The portrait of Rogelio Fonseca painted by a longtime customer of La Abeja hangs high over a wall filled with the rest of the gifts collected over the years by his iconic restaurant’s loyal patrons. It’s mostly a mix of “Three Stooges”-inspired trinkets and Aztec art, all centered around a framed photo of Fonseca’s parents and original owners, Gloria and Jose Fonseca, who came to Los Angeles from Mexico City in 1955 and opened the bakery-turned-restaurant on the corner of Figueroa Street and Pasadena Avenue in 1969.
“I’ve been waiting for this moment my entire life,” Rogelio tells me as he shares just a little bit of the sentimental value behind his favorite items on the wall. “I think it’s time for me to probably hang up the tennis shoes and you know, call it a wrap.” The moment that he is talking about is turning 65, the age he always told himself he was going to retire. He is 64 now and his birthday is this month.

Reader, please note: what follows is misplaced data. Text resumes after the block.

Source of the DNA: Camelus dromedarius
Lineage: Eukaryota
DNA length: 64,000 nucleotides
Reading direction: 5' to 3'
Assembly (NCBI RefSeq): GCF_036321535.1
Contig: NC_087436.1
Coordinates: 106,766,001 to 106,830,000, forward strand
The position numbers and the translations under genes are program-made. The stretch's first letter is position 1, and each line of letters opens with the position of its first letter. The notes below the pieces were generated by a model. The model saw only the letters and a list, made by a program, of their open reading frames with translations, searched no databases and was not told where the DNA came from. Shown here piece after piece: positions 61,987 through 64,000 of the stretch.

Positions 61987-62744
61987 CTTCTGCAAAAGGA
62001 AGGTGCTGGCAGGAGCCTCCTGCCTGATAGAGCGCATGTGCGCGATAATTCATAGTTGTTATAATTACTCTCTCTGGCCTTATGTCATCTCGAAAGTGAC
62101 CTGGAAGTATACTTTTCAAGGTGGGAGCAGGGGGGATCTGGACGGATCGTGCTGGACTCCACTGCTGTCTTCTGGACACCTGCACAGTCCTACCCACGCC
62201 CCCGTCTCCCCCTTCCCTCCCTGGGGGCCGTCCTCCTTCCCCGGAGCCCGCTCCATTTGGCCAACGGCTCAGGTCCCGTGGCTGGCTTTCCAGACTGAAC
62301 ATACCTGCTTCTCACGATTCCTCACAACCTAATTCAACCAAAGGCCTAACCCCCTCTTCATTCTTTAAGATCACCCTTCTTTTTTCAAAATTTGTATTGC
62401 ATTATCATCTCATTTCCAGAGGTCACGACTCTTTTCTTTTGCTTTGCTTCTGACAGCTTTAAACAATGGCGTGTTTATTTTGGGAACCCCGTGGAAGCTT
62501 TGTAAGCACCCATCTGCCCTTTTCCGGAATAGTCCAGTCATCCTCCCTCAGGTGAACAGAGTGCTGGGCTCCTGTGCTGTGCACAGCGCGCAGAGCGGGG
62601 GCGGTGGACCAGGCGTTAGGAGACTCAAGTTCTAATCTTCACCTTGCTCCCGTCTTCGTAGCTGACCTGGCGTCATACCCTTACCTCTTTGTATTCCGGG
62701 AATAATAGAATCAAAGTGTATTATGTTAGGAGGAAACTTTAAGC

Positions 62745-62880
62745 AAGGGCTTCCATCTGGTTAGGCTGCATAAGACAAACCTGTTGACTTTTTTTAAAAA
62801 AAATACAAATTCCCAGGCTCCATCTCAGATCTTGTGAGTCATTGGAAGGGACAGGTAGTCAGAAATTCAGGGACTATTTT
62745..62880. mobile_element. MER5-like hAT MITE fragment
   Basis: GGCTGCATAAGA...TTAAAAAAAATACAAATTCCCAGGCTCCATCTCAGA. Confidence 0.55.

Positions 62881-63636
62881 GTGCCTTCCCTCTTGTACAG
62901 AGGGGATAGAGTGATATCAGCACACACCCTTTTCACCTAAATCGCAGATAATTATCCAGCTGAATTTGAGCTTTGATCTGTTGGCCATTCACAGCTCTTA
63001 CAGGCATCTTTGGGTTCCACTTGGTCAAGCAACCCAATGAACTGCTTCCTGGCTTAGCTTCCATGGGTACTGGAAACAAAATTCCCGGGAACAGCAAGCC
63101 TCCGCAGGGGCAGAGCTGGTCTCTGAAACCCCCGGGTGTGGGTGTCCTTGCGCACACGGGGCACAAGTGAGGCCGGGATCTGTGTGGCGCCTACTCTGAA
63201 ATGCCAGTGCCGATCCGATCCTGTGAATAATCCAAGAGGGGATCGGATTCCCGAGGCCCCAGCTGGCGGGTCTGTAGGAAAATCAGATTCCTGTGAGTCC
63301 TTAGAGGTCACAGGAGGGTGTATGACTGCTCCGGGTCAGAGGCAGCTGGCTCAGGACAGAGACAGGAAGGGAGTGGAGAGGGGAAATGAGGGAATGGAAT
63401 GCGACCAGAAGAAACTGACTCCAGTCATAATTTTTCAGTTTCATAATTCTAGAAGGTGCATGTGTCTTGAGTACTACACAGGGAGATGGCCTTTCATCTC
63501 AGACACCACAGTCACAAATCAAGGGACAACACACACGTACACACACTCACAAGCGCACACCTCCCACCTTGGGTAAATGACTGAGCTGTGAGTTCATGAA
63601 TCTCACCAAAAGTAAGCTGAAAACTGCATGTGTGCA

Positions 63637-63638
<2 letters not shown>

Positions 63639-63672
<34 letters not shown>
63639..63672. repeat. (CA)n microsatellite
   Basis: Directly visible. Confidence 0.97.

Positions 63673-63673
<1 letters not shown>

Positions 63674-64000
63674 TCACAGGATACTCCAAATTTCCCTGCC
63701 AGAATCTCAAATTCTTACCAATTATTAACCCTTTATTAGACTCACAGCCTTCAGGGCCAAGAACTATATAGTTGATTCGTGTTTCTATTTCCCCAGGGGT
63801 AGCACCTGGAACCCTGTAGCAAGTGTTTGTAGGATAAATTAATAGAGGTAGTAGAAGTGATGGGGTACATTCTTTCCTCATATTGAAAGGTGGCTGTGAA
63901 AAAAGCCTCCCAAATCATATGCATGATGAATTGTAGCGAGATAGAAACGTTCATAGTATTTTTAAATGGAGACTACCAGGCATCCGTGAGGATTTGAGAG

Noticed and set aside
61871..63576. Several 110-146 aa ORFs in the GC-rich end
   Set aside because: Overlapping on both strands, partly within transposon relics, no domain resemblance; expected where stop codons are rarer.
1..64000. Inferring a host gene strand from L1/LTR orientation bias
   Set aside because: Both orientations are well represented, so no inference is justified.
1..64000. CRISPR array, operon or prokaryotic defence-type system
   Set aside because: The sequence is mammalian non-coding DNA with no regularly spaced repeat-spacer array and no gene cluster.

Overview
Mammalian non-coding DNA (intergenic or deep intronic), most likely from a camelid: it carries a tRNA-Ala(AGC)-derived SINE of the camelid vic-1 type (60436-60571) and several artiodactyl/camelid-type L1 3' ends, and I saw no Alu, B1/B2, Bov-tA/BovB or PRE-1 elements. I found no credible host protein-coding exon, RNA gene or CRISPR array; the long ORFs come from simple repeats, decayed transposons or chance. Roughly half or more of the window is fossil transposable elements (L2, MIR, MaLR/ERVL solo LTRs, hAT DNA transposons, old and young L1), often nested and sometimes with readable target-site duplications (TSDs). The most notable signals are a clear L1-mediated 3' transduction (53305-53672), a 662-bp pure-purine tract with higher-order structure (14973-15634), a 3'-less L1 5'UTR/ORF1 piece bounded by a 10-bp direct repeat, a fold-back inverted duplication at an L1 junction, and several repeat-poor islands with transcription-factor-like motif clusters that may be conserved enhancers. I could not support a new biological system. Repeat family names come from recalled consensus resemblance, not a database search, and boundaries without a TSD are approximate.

“If you let your body go too long, it becomes like running a car without oil. Yeah, it’ll keep going for a little bit, then pop! It’ll snap.”
Rogelio is sharing bits and pieces of wisdom with me that he’s collected over the years while he gets ready for the big morning where he won’t have to wake up at the crack of dawn to start preparing the beef for his juicy beef machaca or the beloved salsa passed down from his mother in his famous huevos rancheros any longer.
In a career that venerates an unrelenting work ethic and a food media landscape that loves to tout lifers in the industry who refuse to retire, Rogelio is doing his own thing. “I’m just looking forward to enjoying time with my wife again and making up for all those years we haven’t been together now that we’re older. When you have a restaurant, you give up a lot: time, relationships, social life, it makes you go ‘damn’ when you realize it all.”
Rogelio’s has known his wife Julia since middle school and up until last year when her health got in the way, she worked the front of the house alongside Rogelio. He admits that her absence has also been a factor in his decision to let go of La Abeja. “It’s been kind of lonely without my wife here. I always grew up with someone in my family here, whether it was my wife, my mom, my dad, my aunt, my kids, my grandkids. They all made working fun. They’re all gone. I miss them all and the reality is that the older you get, the more affection you need by loved ones.”